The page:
Fancy an Indian? History of migration from the subcontinent to the UK has meant most Brits think ‘curry’ and ‘Indian’ are synonymous. In actual fact, most local curry houses in Britain are run by Pakistanis and Bangladeshis, who for decades have been serving up an Anglicised take on Indian food which is not authentic nor anywhere near as tasty as it could be. However, recent years have seen a significant change for the better. Cuisines from specific cultures and countries are beginning to be marketed as such, and cooked in the traditional way as handed down through the generations.
In London, there are thriving Pakistani communities across the city and there are several restaurants and cafés that proudly serve Pakistani food in all its spicy, heady glory. Drier and richer than its Indian counterparts, Pakistani food hits you with a rush of pungent spices and strong sizzling barbecue smells.
Here are two of my favourite Pakistani food spots:
Tayyabs is a chaotic, family-owned Punjabi restaurant in Whitechapel that has been serving up affordable food that packs a punch for over 40 years. Shielded from the tourists of Brick Lane, this is for those ‘in the know’ (although the huge queues snaking around the restaurant and out the door suggest the word is well and truly out).
Favourites of my boyfriend and brothers’ are the famous lamb chops. Marinated in cumin, chilli and ginger and grilled at high intensity on the barbecue, they arrive piled high, sizzling and spitting at your table in a cloud of smoke and spice. It is quite normal for guests to pack away four lamb chops each before they even begin their main course…or perhaps this is just my greedy dining companions (!!). Not being a lamb eater (yes I don’t like lamb, there I’ve said it) I enjoy the samosas, delicately spiced vegetables and green chilli in a pocket of crisp, flaky pastry, and the pakoras, shredded mixed vegetables with chilli and cumin seeds, battered in gram (chickpea) flour and fried to perfection.
The main courses are richer and drier than the ubiquitous dishes you find at your local curry house, Again my men folk enjoy the beef based ‘dry meat’ which is an unapologetically hot, mouthwatering blend of garlic, chilli, and turmeric. I enjoy the Karahi chicken, cooked in a deep pot for hours to develop a wonderful aroma and tender meat. The vegetarian dishes of saag aloo, chana masala and a range of dhals are all delicious, richly spiced and body warming.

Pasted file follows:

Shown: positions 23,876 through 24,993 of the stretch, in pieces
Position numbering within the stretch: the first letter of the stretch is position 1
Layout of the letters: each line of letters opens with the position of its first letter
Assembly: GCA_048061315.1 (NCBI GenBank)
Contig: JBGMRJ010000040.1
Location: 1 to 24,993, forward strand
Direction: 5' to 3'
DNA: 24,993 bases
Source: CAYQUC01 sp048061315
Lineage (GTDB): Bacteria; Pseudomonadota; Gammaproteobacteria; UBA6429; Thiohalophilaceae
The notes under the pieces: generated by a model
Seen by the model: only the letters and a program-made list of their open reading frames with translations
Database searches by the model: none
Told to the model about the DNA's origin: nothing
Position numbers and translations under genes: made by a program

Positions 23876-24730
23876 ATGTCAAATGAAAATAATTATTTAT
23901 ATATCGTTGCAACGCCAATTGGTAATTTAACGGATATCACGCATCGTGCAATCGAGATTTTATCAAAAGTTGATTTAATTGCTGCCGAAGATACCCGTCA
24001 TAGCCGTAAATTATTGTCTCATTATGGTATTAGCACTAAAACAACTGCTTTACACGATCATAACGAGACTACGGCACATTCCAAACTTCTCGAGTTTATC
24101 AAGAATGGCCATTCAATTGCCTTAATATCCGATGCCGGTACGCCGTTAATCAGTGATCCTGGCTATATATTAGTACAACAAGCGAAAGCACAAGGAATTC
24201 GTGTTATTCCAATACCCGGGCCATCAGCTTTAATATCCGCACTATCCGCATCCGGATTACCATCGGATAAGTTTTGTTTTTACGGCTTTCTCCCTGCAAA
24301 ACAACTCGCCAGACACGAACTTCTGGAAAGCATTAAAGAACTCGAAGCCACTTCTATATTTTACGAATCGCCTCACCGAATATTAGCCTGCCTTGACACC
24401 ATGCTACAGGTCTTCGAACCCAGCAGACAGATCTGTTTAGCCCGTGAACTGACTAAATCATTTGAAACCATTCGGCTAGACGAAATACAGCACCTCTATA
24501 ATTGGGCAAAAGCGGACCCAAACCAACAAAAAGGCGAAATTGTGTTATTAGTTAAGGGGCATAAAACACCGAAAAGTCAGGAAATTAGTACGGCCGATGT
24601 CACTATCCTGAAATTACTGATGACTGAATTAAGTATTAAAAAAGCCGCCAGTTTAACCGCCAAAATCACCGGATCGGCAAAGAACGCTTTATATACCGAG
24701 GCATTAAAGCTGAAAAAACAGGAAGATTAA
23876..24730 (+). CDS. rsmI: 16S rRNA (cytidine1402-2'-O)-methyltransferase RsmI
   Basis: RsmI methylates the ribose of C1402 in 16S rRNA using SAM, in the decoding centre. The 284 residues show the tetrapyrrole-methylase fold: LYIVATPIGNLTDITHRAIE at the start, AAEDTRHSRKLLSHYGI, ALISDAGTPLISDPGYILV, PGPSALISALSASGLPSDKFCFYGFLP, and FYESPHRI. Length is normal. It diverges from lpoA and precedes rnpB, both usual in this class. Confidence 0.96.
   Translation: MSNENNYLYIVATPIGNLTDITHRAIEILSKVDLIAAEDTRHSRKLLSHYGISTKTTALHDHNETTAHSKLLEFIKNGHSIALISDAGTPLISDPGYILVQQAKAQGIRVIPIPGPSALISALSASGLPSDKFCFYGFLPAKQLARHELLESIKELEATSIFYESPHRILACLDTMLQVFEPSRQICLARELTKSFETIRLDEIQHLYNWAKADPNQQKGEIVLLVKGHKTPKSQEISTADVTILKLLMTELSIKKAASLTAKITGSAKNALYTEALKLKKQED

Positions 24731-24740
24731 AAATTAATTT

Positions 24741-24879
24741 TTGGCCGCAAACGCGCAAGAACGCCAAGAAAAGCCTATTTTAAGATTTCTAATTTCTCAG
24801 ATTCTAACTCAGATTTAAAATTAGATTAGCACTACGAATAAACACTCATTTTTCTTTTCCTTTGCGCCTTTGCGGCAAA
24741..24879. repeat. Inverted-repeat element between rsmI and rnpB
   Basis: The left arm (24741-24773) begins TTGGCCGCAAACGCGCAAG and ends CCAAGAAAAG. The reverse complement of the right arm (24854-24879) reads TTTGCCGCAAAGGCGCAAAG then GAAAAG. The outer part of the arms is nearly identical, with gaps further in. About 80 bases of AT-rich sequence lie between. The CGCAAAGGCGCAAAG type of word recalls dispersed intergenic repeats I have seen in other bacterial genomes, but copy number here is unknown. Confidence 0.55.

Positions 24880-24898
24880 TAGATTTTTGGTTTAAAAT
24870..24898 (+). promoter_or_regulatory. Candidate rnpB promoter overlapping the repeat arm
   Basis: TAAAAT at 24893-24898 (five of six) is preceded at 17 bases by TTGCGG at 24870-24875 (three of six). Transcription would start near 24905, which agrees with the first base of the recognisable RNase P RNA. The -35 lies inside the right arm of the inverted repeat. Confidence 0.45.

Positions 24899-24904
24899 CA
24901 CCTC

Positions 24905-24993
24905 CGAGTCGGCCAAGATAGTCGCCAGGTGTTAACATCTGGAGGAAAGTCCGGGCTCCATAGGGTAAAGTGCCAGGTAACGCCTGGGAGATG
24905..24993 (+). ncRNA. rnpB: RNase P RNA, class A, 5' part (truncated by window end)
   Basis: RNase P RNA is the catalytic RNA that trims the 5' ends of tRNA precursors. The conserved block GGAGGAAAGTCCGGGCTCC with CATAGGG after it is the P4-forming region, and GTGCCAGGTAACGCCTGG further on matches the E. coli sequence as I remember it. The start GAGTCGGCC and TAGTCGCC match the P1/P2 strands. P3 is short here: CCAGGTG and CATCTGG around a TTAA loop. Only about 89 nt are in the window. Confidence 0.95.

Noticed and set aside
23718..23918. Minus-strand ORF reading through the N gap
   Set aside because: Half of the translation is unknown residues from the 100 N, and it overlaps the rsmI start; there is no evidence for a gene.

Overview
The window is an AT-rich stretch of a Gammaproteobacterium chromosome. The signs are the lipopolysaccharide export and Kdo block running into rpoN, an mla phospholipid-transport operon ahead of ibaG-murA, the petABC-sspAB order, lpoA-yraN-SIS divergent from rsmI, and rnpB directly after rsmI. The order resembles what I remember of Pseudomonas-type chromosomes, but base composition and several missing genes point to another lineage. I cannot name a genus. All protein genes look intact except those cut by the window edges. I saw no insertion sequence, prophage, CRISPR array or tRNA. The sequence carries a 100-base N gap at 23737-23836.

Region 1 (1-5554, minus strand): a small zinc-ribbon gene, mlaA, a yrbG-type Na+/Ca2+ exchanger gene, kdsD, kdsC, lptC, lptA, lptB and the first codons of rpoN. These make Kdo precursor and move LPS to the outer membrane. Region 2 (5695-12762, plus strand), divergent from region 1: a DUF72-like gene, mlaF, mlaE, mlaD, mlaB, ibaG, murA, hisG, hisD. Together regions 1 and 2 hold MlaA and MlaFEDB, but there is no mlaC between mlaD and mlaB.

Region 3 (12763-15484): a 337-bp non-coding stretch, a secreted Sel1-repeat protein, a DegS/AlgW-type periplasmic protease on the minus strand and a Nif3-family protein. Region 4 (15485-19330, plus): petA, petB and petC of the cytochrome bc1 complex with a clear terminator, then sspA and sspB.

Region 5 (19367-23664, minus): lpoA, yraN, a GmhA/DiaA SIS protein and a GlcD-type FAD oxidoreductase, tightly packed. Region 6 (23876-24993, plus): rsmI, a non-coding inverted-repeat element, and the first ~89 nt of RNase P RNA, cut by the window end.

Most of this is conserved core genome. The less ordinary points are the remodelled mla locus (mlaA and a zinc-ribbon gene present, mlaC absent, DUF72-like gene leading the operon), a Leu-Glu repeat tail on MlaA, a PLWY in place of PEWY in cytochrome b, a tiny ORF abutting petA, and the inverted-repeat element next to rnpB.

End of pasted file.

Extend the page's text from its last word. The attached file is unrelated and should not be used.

Whatever you choose from the menu must be rounded off with breads freshly cooked in the tandoor clay oven; garlic naans and tandoori parathas are soft, warm and buttery; perfect for mopping up the residual spices from your curry.
And what else is great about Tayyabs? Well it’s so reasonably priced you’ll struggle to spend more than £20 a head and it’s BYOB. But – as with all great things in life there is the odd downside. The service is curt and perfunctory (sometimes to the point of rudeness); they’ll give you your bill as you’re taking your last bites and hanging around to finish your drinks is most certainly frowned upon. Booking is essential and you should still expect to wait for a table (but thankfully not for hours like the people queuing up.)
To really make the best of your Tayyabs experience, come armed with a couple of cold Cobras, a huge appetite and remember you’re there for the food and the food alone. With this in mind, you’re in for a spectacular dining experience at what can only be described as a London institution, firmly entrenched in the capital’s subcontinental food scene.
Brixton Village has exploded onto the London food scene in the last few years, As you wander the maze of Thai, Japanese, and Mexican food, Burgers, pizzas and Beijing dumplings, you will also find Elephant; a Pakistani café serving up street-food delicacies in minimalist surroundings.
Food produced at Elephant is done so on a domestic stove and a small fryer. The menu is small but well equipped with classics such as samosas, pakoras and thalis. My favourite dish is the vegetable samosa chaat, two perfectly cooked samosas served underneath a delicious chickpea curry, cooling cucumber raita and a salad of chopped tomato and onions. It is marked as a starter on the menu but I find it’s perfect as a lunch or light supper. The thalis are a delicious mix of robustly spiced, fragrant chicken, keema or vegetable curries, served with rice, dhal and nans. Sadly a tandoor oven is a no-go in these surroundings so the naans aren’t the best you’ll ever have, but they are still tasty and do their job well.
Much like Tayyabs the prices are cheap and it’s BYOB – so you can have a brilliant meal for under £10 easily. If you are in the mood for something sweet, or you need warming up on a cold day, their masala chai is the perfect balance of spice and lovely to sip on as you wait for your glorious lunch to arrive.